Millions of children worldwide are dying from preventable causes. Through regular, health-focused play activities, we can give kids the knowledge, skills and attitudes they need to stay healthy. Our Coaches are trained to create safe, supportive environments where kids can talk openly about the important health topics that affect them like HIV and AIDS, malaria, sexual and reproductive health, and hygiene.
Learning the truth about their health and the diseases that affect their communities empowers children to stand up against misinformation and negative stigmas. They develop respect for themselves and their bodies and practice tolerance and empathy towards others.
Hygiene and Sanitation: More than two million children are dying each year from preventable hygiene and sanitation-related causes, so an activity that teaches the importance of washing your hands properly through a relay race, will not only make kids smile, but just might save their lives.
Malaria: In a game of Mosquito Tag, children chased by "mosquitoes" have to stand in one place if they're tagged and act out the symptoms of malaria until a "doctor" can help them. Not only is it fun, it also teaches them how to recognize and react to the symptoms of a disease that is killing one child a minute in Africa.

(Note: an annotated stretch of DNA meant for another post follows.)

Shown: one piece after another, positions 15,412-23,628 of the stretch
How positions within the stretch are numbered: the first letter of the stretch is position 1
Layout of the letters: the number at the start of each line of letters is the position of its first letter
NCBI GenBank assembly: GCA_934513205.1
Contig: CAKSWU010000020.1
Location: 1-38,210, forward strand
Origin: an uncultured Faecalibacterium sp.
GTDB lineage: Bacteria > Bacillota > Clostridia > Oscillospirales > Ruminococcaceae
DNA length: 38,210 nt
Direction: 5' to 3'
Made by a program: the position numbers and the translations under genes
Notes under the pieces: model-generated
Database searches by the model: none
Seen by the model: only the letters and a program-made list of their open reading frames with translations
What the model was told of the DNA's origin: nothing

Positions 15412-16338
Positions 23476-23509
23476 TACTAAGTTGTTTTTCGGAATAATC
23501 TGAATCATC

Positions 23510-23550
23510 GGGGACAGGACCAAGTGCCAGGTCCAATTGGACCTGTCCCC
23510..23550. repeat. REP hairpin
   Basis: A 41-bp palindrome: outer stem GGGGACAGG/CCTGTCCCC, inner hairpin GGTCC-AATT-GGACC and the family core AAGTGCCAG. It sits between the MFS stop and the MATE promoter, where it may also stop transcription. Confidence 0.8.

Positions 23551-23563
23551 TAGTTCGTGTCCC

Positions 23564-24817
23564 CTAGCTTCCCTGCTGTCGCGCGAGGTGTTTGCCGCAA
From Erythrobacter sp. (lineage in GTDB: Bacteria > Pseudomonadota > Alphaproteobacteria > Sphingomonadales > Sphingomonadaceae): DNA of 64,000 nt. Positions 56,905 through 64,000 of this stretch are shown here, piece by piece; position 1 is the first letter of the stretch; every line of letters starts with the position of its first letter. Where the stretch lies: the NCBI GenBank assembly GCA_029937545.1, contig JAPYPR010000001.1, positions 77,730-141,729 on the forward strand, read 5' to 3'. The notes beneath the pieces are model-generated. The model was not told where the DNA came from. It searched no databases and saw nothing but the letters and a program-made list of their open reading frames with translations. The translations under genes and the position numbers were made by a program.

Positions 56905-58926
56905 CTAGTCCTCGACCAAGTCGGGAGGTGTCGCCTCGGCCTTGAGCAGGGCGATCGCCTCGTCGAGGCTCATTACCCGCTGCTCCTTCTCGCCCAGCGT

HIV and AIDS: When it comes to more taboo topics like how HIV is spread and the importance of correct condom use, youth in our programs find a safe environment where games and Coach-led discussions can break the ice and open up life-saving conversations about sexual and reproductive health.
DAUGHTER KNOWS BEST
Aline Gnanhome knew her father Sébastien needed help.
The little girl saw him smoke two packs of cigarettes a day. She learned about the dangerous health effects of smoking through Right To Play games at school, which focused on healthy living and awareness.
An illiterate farmer from Yokpo, Benin, Sébastien is father to 13 children with three wives. Despite a large family to care for, he was spending more than $600 a year on a habit he considered necessity.
"When I found myself in any problems or concerns, and sometimes when I didn't feel well, I smoked and I found myself better and felt stronger," says the 37-year-old.
Realizing her father was not only hurting himself but also his family, Aline took action and decided to bring the health games she had learned at school home to her family. She led her brothers and sisters in activities like Passive Smoke, Riddle of Health and Healthy Choices. They played in front of their father regularly, in hopes of getting him to think about the consequences of his actions. When her father said nothing, Aline thought message had fallen on deaf ears.
Six months later, Sébastien quit smoking.
Needing time to reflect, her father decided that his daughter had done him a great service.
"I feel touched and I understand that it is for me understand the consequences of my actions against my health and that of my family," he admitted. "It is why I decided to never smoke [again]."
He's putting his money to good use, focusing his funds on education for his children.
"I am very happy that my dad has stopped smoking," says Aline.